Behind the Scenes – Course Development Process

EthicsWorkplace-01

Working with an awesome student named Yujin on digital audio recordings.

Human Resources encompasses a large variety of training topics related to new and current employees. This includes new employee orientations, benefits overviews, mandatory topics such as nondiscrimination and child abuse reporting, supervisor essentials, and even soft skills such as communications and effective teamwork. We’re now proud to be developing our very first online course!

EthicsWorkplace-02

Sheryl and Zack give their absolute best performances while acting out scenes.

Routinely, HR provides face-to-face training and workshops to meet the needs of the campus as a whole. That is a challenging task because the needs of the campus routinely change and the needs of the individual often mean that time slots, locations, or frequency never quite fit one’s personal schedule.  We’re hoping to change that in the future to meet our audience exactly where they are at.

EthicsWorkplace-03

Claire is joined by an awesome student named Jim, who helped voice one of our characters. 

That is where online delivery, reinforced by face-to-face engagement, comes into play. By placing parts of our training and workshops online, we increase the availability and access for every single individual, regardless of where they are physically located. For student employees that means not having to skip a class in order to attend a mandatory workshop. For part-time faculty, that means not having to drive to campus in order to obtain important information. For college employees as a whole that means obtaining necessary material from the convenience of your own desk or device.

EthicsWorkplace-04

Course development is a team effort and it helped to have such great support behind our first online course.

It should be stressed that replacing face-to-face interaction is not the end goal. Improving access and increasing learner success, while refocusing our face-to-face engagement to meet learners where they are at is essentially the best of both worlds…aka blended and flipped learning modalities.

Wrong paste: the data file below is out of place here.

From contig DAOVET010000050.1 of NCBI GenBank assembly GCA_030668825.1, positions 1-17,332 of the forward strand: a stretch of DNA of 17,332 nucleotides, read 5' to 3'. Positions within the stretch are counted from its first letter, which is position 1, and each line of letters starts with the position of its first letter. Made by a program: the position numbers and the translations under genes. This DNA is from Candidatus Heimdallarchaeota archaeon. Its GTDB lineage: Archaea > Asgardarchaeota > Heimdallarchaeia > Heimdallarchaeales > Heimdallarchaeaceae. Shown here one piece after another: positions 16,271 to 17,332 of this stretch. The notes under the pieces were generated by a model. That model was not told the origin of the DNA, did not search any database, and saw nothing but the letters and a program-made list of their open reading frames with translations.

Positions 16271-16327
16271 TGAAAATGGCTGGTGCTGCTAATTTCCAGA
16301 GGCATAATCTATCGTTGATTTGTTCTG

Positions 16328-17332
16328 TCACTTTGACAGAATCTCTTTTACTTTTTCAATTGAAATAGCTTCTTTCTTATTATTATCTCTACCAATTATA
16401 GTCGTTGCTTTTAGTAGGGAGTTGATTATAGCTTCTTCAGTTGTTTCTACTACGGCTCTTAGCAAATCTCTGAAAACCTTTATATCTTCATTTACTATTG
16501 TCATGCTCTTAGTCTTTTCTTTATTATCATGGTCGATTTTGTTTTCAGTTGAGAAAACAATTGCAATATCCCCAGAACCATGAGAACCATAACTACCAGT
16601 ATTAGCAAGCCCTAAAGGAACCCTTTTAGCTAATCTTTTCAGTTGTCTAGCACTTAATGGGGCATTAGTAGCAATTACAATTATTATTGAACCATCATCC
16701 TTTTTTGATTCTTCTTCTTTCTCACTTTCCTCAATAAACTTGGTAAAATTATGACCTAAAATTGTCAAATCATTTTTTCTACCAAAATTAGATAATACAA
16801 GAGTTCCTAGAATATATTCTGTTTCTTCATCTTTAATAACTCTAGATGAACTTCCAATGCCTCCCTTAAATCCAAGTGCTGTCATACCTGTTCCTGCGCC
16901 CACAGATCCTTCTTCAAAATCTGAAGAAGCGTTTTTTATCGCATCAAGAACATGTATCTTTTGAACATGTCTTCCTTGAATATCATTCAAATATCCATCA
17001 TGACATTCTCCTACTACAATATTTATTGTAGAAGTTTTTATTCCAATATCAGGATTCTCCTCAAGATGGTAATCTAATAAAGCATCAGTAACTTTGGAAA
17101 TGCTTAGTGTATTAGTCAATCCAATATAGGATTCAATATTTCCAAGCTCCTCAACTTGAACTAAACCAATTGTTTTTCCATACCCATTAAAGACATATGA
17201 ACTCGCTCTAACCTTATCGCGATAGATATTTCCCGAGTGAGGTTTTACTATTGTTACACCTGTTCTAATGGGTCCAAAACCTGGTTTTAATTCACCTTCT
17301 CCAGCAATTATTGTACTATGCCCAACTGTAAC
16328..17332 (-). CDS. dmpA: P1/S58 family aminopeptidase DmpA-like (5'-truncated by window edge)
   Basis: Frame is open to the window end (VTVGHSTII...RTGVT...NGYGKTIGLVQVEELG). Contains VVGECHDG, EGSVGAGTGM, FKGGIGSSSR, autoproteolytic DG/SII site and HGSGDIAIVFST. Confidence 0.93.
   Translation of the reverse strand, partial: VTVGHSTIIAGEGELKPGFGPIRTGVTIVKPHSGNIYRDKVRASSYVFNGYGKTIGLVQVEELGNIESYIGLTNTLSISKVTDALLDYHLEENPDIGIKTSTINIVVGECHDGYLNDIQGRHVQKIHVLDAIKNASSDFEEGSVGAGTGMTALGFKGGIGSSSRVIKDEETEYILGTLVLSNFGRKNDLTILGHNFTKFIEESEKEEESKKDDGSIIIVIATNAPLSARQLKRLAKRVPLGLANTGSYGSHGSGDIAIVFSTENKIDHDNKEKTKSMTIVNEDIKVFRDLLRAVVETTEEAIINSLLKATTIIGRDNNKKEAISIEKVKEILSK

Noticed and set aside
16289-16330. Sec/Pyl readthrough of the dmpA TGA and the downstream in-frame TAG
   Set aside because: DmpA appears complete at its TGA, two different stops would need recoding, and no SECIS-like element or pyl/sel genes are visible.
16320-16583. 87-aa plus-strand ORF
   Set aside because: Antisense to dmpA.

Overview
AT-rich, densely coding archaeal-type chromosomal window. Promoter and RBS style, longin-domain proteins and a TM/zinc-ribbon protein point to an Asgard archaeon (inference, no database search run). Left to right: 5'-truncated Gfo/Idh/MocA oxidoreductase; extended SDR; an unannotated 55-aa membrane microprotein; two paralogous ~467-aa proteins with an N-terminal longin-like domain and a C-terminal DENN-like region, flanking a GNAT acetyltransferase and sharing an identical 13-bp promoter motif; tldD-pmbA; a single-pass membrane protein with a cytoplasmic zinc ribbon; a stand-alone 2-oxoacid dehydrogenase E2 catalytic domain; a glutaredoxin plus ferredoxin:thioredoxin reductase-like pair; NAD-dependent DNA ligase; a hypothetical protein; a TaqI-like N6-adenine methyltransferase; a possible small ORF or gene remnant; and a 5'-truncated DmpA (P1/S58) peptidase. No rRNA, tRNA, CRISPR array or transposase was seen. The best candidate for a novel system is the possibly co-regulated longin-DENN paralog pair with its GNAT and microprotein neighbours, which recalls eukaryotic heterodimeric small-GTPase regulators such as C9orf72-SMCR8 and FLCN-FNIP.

Getting back to the purpose of this article, we’ve been working on a brand new course to be delivered online. It’s understandable that no one would be excited by this news…akin to being invited to watch someone’s wedding video (not exactly the most exciting two-hour experience of your life even thought the event itself may have been fantabulous). With this in mind we’re reinventing our training material, engagement strategy, and user experience (not to mention making the course more academically sound by adding assessments). In short, we hope the course to be meaningful, memorable, and motivational…as best as possible that is given the content.

EthicsWorkplace-06

This is just a teaser for what’s coming soon and will be included in our first online course. Stay tuned!

In the coming weeks you will continue to hear more about our development and launch of this new course. We’ve worked hard to ensure that it doesn’t feel like a two-hour wedding video and hope that folks appreciate the work that went into creating it. Stay tuned for more details!

 

Learn. Earn. Display. – The Potential of Digital Badging

Culture of Learning

Imagine being able to gain a new skill, knowledge, and ability whenever the need (or interest) arose. Such access would support a culture of learning across an organization that is not necessarily defined by seats, spaces, or even schedules. Any individual could embrace formal or informal learning opportunities based on personal interest or motivation. Wouldn’t that be something worth exploring?

DigitalBadges-Tiled

Just a sampling of potential digital badges at Green River College.

The Best of Both Worlds

Learning today can take place at any time, at any location, and on a variety of devices. It is not limited to formal training sessions or designated professional development days. It is not confined to four walls of a classroom, but supported through both virtual and face-to-face learning environments. It is the combination of these two environments where the most potential resides.

Online learning environments take advantage of technology readily available to deliver materials and experiences to every end user on their time. Face-to-face environments support critical thinking, communication, and peer collaboration that helps foster a community of learners.